The Ginger Lily (Hedychium spp) has bloomed.
It smells like a softer version of honey suckle.
This tall tropical plant is now about five feet tall and I have it tied to a wrought iron stake.
I thought it would be yellow.
It's white and hard to photograph of course.
They can be orange, white, or yellow and many colors in between.
Apparently mine is a tough specimen because Shelley, our German Shepherd,
kept digging it up
and sitting on it last year but it still thrived.
Ginger lilies grow in U.S. Department of Agriculture plant hardiness zones 7 through 11, where they perform best in sun to partial shade. In warmer regions, morning sun is good but afternoon sun is too harsh for them and will make their leaves curl. They thrive in moist, acidic soil that is rich in organic matter. In cooler regions, you can grow them in containers or dig rhizomes after the first frost and store them indoors for the winter. Since their rhizomes will multiply, use containers with plenty of horizontal room for them to grow.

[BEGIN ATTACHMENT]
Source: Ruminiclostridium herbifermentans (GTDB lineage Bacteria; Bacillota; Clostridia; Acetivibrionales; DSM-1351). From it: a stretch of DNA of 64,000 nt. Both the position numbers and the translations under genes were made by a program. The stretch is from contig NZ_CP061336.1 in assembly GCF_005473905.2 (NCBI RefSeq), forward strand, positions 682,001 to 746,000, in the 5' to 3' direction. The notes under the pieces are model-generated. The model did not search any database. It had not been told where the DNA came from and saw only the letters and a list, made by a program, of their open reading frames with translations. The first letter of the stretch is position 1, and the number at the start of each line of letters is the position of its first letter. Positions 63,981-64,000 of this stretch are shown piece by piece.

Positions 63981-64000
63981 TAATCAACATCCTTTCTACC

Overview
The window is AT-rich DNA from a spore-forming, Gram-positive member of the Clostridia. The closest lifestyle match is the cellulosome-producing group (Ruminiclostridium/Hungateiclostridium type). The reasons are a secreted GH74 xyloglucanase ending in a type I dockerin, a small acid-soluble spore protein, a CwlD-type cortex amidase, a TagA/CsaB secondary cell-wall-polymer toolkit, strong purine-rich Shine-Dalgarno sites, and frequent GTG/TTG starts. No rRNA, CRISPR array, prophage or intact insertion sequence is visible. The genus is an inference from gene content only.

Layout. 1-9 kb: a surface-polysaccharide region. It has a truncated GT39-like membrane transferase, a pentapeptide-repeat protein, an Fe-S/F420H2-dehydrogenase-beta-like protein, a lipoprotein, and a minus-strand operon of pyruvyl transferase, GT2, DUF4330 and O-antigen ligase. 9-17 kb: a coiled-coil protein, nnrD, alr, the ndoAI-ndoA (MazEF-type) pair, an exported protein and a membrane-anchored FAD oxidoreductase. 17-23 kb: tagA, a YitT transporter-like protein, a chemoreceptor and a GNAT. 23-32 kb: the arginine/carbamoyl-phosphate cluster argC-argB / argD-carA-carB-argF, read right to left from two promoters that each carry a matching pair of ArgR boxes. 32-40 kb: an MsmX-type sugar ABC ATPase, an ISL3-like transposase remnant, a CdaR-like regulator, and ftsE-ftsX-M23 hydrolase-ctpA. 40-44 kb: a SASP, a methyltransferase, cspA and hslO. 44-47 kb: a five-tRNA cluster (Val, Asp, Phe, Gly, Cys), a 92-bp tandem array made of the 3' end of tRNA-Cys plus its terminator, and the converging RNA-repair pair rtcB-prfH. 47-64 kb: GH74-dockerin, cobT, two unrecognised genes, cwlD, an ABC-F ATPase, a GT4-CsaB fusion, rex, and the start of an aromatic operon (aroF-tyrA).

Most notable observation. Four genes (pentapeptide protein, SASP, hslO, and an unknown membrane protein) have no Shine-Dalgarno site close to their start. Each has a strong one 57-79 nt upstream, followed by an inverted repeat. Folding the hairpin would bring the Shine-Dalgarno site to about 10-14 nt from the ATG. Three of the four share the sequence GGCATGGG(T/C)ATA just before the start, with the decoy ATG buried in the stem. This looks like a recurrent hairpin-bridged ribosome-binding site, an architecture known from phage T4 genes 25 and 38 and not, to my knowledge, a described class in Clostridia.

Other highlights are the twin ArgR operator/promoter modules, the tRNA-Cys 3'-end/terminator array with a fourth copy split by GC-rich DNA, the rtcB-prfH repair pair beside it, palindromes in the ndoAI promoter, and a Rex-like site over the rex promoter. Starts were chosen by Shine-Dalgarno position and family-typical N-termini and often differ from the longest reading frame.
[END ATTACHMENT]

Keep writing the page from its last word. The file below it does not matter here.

Care of ginger lilies obtained from: http://homeguides.sfgate.com/
For my gardening friends in the U.K. here is a site to check http://www.bigplantnursery.co.uk/